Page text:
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Reform oder Scheidung in Europa

NEW YORK – Zu sagen, die Eurozone habe sich seit der Krise von 2008 nicht gut entwickelt, ist eine Untertreibung. Ihren Mitgliedsstaaten ging es schlechter als den Ländern der Europäischen Union außerhalb der Eurozone, und viel schlechter als den Vereinigten Staaten, die das Epizentrum der Krise waren.

Die Eurozonen-Länder mit der schwächsten Leistung stecken in einer Depression oder tiefen Rezession. Ihr Zustand – denken wir an Griechenland – ist in vielerlei Hinsicht schlimmer als das, was manche Volkswirtschaften während der Großen Depression der 1930er erlitten. Die leistungsstärksten Eurozonen-Länder wie Deutschland machen einen guten Eindruck, aber nur im direkten Vergleich. Ihr Wachstumsmodell beruht teilweise auf einer „Beggar-Thy-Neighbor“-Politik, bei der der Erfolg auf Kosten ehemaliger „Partner“ geht.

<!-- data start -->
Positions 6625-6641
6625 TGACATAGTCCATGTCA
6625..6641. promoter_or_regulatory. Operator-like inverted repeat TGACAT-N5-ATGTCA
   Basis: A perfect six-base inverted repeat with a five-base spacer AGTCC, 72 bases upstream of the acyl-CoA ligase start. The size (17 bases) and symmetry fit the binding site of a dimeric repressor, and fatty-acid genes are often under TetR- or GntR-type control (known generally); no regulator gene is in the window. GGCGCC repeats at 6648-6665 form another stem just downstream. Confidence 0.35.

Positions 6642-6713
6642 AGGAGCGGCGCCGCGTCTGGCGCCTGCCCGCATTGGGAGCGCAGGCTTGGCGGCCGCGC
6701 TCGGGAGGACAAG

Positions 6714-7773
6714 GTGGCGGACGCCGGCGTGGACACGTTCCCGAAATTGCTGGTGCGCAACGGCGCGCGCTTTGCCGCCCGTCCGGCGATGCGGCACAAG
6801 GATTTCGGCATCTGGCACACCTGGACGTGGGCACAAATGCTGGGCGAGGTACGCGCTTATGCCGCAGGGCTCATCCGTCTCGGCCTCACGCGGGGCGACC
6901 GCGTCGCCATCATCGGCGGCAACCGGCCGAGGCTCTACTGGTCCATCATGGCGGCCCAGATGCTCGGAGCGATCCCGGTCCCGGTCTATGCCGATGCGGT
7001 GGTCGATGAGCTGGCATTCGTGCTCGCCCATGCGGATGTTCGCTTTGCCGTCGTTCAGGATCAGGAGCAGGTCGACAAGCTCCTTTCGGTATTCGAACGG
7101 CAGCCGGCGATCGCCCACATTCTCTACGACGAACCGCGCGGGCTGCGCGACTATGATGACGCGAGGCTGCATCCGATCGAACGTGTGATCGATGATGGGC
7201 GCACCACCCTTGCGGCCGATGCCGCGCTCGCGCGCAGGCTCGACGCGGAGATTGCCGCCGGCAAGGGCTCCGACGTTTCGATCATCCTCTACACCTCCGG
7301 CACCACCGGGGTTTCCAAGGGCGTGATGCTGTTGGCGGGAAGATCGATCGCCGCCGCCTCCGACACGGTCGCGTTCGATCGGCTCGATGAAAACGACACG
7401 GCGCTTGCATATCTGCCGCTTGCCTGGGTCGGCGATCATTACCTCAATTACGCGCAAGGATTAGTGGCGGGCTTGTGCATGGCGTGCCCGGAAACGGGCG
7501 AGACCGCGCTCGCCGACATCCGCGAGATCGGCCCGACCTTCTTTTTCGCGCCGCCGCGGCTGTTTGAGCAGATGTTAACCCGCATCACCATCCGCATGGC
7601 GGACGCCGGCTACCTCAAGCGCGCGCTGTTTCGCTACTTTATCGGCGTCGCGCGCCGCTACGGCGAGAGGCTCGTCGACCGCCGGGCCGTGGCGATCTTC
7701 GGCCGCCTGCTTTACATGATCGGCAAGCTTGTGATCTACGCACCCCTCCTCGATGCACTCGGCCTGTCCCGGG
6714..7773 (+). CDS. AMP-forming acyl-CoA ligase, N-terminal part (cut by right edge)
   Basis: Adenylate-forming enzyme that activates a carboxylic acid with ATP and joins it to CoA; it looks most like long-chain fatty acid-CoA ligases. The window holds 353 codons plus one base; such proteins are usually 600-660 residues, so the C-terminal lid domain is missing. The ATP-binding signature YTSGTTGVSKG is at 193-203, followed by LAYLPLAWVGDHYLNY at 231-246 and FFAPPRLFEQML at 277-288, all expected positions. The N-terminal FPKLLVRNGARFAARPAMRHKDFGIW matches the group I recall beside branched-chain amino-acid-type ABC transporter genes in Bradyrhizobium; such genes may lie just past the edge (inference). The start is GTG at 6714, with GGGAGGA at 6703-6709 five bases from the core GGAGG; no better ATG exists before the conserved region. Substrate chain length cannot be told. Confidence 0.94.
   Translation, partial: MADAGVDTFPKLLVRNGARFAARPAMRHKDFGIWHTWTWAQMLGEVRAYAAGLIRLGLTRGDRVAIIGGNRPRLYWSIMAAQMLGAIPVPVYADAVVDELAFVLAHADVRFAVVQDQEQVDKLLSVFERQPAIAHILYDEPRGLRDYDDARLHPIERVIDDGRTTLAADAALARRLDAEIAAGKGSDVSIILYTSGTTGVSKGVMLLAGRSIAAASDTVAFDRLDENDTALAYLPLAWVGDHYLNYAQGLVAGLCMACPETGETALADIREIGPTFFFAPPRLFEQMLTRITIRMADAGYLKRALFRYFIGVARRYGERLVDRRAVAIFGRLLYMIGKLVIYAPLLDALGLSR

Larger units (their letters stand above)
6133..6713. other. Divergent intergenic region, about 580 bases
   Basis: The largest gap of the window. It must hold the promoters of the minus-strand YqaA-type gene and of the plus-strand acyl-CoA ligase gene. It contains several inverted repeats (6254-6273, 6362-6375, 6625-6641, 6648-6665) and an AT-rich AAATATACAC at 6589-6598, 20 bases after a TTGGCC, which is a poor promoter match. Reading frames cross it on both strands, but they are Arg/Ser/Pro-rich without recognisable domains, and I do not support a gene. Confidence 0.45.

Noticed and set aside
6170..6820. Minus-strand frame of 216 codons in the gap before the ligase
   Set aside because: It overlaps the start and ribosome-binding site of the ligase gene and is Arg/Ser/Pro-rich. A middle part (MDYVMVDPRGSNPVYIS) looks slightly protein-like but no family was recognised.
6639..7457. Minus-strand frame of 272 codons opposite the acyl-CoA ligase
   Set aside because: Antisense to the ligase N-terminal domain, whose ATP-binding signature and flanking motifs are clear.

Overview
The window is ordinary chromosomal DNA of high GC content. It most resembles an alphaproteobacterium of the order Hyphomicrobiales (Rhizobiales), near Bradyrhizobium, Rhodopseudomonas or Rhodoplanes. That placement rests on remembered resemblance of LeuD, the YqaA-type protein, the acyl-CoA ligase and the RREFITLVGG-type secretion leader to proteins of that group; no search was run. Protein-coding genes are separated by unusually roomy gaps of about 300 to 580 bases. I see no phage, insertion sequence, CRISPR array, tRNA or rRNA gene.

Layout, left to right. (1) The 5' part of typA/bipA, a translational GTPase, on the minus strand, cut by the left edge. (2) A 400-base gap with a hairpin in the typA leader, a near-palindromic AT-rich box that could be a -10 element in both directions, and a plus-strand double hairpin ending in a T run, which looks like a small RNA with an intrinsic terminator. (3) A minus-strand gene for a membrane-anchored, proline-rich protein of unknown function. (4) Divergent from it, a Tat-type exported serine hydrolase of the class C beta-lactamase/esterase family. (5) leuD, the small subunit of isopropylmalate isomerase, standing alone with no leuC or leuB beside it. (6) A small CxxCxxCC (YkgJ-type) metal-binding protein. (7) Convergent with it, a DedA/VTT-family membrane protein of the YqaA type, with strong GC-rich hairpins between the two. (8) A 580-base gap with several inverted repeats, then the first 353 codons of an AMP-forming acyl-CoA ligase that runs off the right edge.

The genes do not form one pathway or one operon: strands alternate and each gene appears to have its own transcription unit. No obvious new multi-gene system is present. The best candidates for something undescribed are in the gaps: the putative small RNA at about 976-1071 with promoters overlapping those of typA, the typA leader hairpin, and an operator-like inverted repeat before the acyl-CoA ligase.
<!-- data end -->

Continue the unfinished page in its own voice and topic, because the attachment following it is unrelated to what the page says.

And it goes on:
Es vier Arten von Erklärungen, wie es zu dieser Lage kommen konnte: Deutschland beispielsweise gibt gern den Opfern die Schuld und verweist auf Griechenlands Verschwendung und die Schulden und Defizite anderer Länder. Aber damit wird das Pferd von hinten aufgezäumt: Spanien und Irland hatten vor der Eurokrise Überschüsse und im Verhältnis zum BIP eine geringe Verschuldung. Also wurden die Defizite und Schulden durch die Krise verursacht und nicht umgekehrt.

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